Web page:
Yes, well that is sort of obvious, but how not good? Ukraine has brought the scenario of a nuclear war to the forefront, which raises the question, what would the outcome be? You may have heard estimates from military hawks that apart from those killed due to the blasts and those who got excessively irradiated, all would be well. Americans tend to be more hawkish because the blasts would be “over there”, although if the enemy were Russia, Russia should be able to bring it to America. There is an article in Nature (579, pp 485 – 487) that paints a worse picture. In the worst case, they estimate deaths of up to 5 billion, and none of these are due to the actual blasts or the radiation; they are additional extras. The problem lies in the food supply.

Suppose there was a war between India and Pakistan. Each fires nuclear weapons, first against military targets, then against cities. Tens of millions die in the blasts. However, there is a band of soot that rises into the air, and temperatures drop. Crop yields drop dramatically from California to China, and affect dozens of countries. Because of the limited food yields, more than a billion people will suffer from food shortages. The question then is, how valid are these sort of predictions?

Nuclear winter was first studied during the cold war. The first efforts described how such smoke would drop the planet into a deep freeze, lasting for months, even in summer. Later studies argued this effect was overdone and it would not end up with such a horrific chill, and unfortunately that has encouraged some politicians who are less mathematically inclined and cannot realize that “less than a horrific chill” can still be bad.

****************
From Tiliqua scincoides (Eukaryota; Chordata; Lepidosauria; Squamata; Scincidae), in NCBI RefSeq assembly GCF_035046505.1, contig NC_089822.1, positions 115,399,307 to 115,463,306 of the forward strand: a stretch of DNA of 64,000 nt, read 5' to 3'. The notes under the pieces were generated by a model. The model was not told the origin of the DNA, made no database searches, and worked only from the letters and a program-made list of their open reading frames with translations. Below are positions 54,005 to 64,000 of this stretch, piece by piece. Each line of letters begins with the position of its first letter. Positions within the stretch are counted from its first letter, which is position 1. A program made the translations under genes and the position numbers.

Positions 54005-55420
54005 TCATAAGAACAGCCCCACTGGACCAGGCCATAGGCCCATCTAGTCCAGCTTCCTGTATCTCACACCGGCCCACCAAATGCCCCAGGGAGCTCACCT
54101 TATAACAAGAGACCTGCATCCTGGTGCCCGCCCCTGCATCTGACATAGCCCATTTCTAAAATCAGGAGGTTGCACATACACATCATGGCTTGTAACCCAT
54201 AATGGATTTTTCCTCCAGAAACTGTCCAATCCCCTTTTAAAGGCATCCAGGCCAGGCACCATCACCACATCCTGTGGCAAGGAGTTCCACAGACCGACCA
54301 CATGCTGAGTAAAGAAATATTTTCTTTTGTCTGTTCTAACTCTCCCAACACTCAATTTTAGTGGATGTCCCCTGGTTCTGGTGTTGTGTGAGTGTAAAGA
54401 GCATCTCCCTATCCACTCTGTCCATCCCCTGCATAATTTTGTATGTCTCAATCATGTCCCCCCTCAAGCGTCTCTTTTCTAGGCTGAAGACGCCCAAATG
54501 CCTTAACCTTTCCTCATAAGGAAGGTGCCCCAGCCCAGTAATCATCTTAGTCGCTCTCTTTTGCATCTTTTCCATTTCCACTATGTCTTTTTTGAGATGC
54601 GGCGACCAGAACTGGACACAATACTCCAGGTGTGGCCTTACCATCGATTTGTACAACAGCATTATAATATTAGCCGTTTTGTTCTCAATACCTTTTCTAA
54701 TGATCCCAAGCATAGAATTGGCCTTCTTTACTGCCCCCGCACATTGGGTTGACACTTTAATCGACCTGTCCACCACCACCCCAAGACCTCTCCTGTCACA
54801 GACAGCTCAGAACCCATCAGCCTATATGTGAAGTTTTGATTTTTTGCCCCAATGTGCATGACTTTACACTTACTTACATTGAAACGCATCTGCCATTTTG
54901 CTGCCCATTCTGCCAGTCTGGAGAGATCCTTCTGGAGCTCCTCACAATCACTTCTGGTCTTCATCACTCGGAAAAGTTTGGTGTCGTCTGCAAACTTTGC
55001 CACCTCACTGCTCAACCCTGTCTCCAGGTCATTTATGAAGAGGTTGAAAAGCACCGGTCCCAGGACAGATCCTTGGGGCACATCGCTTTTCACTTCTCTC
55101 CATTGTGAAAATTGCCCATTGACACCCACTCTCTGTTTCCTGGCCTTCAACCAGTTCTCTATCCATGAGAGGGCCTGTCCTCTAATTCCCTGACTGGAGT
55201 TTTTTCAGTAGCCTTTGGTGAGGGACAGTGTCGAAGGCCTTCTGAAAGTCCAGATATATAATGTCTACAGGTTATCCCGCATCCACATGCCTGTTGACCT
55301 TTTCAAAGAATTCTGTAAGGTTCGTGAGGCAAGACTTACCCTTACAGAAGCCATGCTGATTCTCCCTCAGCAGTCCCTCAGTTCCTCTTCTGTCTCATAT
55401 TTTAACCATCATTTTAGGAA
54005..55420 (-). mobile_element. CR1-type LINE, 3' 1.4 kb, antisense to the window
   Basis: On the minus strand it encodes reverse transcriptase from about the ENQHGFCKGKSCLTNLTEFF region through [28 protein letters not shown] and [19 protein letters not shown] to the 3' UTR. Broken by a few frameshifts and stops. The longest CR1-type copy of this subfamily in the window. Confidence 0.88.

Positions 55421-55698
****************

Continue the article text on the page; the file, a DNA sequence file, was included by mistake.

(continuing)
India and Pakistan each have around 150 nuclear warheads, so a study in the US looked into what would happen in which the countries set off 100 Hiroshima-sized bombs. The direct casualties would be about 21 million people. But if we look at how volcanic eruptions cool the planet, and how soot goes into the atmosphere following major forest fires, modelling can predict the outcome. A India-Pakistan war would put 5 million tonne of soot into the atmosphere, while a US Russian war would loft 150 million tonne. The first war would lower global temperatures by a little more than 1 degree C           , but the second would lower it by 10 degrees C, temperatures not seen since the last Ice Age. One problem that may not be appreciated is that sunlight would heat the soot, and by heating the adjacent air, it causes it to rise, and therefore persist longer.